Mitochondria play central roles in the aging process. The macromolecular damage that occurs over the course of aging, including both frank mitochondrial mutation and insults elsewhere in the cell, impairs mitochondrial function. This, in turn, decreases the amount of energy the cell can generate by oxidative phosphorylation (ox-phos), and this steady deterioration of energy production is thought to underlie many diseases associated with aging.
The brain is particularly vulnerable to aging (q.v. the plethora of age-associated neurodegenerative disorders) and mitochondrial defects in particular. It’s not hard to imagine why: neurons and other brain cells are energy-intensive, accounting for some twenty percent of the body’s calorie burn, so we would expect attenuation of ox-phos to hit them particularly hard.
In terms of aging more generally, neurons are highly specialized cells with limited self-renewal capacity, and they are unable to avail themselves of certain kinds of cellular garbage disposal—for example, they can’t grow to dilute out detritus. Consequently, if their recycling pathways fall behind the rate at which the cell produces unwanted components (including, importantly in this regard, defective mitochondria), the trash will start to build up, further compromising function.
To better understand these phenomena, we would like to have a tractable cell-culture system in which to study neuronal aging. However, this is easier said than done: As we just noted, neurons don’t divide, so the researcher is more or less stuck with the first cells to hit the Petri dish. In any case, more people object to having their neurons removed from their skulls, even if it is for a good cause.
(Yes, I hear the squeaking in the back: we could use cultures [or slices or explants] of mouse neurons. However, as noted here recently, mice are imperfect models of human brain aging: for example, without massive genetic manipulation, they do not develop age-related dementia. Accordingly, it would be preferable to use human neurons, bringing us back to the objection raised in the previous paragraph, before I launched into this digressive but hopefully instructive parenthetical.)
Happily, we have ways of making neurons in vitro, starting not with brain tissue but with cells that most humans are far more willing to part with. For example, the humble fibroblast, a cell type present in almost every tissue (except, notably, the brain), can be induced to de-differentiate by the introduction of a surprisingly small number of factors (thank you, Shin Yamanaka). The resultant ‘induced pluripotent stem cells’ (iPSCs) can then be (re)-differentiated into a variety of cell types, including neurons.
Great news, right? Well, almost: inconveniently for our purposes, iPSCs “forget” most aspects of their former cellular state, including mitochondrial phenotypes and other markers of chronological age, making neurons derived from them unsuitable for studies of age-related change.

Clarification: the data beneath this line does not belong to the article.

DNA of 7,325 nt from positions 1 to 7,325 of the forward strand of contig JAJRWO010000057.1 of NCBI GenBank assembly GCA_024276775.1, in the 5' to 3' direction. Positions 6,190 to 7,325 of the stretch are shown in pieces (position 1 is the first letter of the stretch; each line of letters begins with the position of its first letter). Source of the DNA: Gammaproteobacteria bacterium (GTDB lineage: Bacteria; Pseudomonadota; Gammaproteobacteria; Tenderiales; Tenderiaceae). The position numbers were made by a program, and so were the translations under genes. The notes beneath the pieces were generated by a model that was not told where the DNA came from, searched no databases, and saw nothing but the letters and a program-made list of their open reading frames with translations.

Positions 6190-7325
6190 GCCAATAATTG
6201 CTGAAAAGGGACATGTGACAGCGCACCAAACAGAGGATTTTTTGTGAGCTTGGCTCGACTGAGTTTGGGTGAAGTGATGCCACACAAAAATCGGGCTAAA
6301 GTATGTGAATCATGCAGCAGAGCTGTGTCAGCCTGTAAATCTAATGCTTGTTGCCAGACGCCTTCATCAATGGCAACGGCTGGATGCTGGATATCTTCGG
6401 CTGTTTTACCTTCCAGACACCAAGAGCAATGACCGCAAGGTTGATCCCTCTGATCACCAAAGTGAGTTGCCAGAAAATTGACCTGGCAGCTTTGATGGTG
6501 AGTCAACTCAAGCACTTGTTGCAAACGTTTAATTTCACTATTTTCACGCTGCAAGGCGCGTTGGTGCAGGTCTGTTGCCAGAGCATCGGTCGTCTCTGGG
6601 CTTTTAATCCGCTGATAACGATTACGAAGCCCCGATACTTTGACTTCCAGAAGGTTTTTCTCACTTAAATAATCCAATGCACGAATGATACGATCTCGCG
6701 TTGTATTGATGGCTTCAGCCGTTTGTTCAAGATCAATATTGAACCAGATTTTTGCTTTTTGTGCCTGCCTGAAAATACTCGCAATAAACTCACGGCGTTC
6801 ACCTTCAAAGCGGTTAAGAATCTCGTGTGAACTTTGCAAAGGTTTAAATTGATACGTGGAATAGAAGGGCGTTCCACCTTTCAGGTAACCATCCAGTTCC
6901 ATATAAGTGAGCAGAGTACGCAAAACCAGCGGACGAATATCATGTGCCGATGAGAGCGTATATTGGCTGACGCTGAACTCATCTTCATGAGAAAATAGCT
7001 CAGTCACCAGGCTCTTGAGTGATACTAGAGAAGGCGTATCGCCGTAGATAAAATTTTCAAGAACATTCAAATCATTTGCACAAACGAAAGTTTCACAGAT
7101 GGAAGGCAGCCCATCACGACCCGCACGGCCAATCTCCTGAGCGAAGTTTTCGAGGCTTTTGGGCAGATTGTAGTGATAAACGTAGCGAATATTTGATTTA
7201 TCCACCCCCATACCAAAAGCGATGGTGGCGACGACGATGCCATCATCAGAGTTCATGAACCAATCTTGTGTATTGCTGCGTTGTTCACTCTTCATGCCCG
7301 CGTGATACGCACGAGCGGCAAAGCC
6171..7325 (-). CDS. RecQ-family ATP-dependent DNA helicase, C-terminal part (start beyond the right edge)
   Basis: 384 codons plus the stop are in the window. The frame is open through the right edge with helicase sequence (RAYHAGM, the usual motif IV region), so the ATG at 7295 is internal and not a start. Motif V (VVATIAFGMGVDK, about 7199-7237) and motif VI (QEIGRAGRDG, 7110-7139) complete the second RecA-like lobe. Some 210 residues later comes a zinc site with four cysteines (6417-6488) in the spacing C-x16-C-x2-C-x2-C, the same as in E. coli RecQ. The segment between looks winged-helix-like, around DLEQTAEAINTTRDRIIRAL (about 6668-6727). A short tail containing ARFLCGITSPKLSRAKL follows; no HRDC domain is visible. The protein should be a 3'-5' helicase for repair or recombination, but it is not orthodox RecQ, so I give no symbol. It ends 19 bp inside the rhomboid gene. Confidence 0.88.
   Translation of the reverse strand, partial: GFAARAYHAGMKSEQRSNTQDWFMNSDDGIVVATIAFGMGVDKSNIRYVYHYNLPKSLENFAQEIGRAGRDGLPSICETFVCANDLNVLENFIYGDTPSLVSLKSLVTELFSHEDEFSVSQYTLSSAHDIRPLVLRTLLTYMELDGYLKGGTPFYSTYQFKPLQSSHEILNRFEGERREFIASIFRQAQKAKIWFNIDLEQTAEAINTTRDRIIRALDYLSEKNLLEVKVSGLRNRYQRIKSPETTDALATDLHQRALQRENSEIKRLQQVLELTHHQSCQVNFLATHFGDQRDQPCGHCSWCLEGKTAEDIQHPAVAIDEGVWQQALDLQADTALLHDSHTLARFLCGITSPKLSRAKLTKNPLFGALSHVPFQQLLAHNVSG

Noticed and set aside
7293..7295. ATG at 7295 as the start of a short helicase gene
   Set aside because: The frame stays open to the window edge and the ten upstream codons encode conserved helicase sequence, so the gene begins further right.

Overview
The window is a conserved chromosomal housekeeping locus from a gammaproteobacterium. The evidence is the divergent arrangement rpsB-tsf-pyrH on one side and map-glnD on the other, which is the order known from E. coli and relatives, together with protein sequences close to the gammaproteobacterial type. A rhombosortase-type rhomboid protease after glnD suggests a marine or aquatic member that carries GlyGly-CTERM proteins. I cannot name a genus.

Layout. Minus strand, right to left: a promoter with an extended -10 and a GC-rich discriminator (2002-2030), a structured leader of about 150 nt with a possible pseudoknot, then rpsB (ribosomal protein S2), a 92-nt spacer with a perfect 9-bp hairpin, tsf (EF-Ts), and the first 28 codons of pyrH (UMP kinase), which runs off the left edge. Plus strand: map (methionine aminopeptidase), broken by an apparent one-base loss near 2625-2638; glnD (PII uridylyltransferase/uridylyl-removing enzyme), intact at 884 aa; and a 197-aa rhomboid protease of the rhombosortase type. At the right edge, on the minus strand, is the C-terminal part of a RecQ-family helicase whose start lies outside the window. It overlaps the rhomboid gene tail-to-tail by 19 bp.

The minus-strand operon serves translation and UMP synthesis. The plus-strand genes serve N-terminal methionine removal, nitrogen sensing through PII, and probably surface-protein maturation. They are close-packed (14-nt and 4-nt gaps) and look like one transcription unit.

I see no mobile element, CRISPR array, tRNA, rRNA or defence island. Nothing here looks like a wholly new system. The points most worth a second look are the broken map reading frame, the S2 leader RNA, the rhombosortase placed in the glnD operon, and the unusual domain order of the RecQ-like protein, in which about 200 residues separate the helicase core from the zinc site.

Fortunately, however, fibroblasts can be directly reprogrammed without having to pass through the tabula rasa state of iPSCs. The resultant ‘induced neurons’ (iNs) preserve information about aging, including age-associated transcriptional signatures and nucleocytoplasmic defects.
OK, back to mitochondria. One of the groups that pioneered the production and use of iNs has published a new study focusing on the mitochondrial phenotypes of these cells, specifically as they relate to aging.
The found that iNs created from fibroblasts from old donors had significant impairment in ox-phos, largely due to downregulation of the genes encoding components of the electron transport chain. Consequently, these cells were considerably less competent to produce energy, and they exhibited morphological hallmarks of age-associated neurodegeneration.
The authors argue that their findings support a bioenergetic explanation for neurons’ vulnerability to the ravages of aging. In other words, the metabolic shift that accompanied the conversion from fibroblasts to neurons causes the cells to be more dependent on ox-phos and therefore more susceptible to mitochondrial dysfunction.
Ultimately, these features make iNs from elderly donors a powerful tool for studying age-related decline in neuronal function, as well as the pathogenesis of neurodegenerative disease. A readily available source of cells that faithfully recapitulate the mitochondrial deterioration associated with normal human aging could enable high-throughput screens for drug leads that slow or even reverse these deleterious changes.
Somewhat more speculative, but still intriguing, is the idea that by comparing neurons derived from iPSCs (which “forget” the chronological age of the original cells, including mitochondrial defects) with iNs (which “remember”), we could obtain insight into the cellular tricks by which some cells can rejuvenate their own mitochondria, and thereby themselves.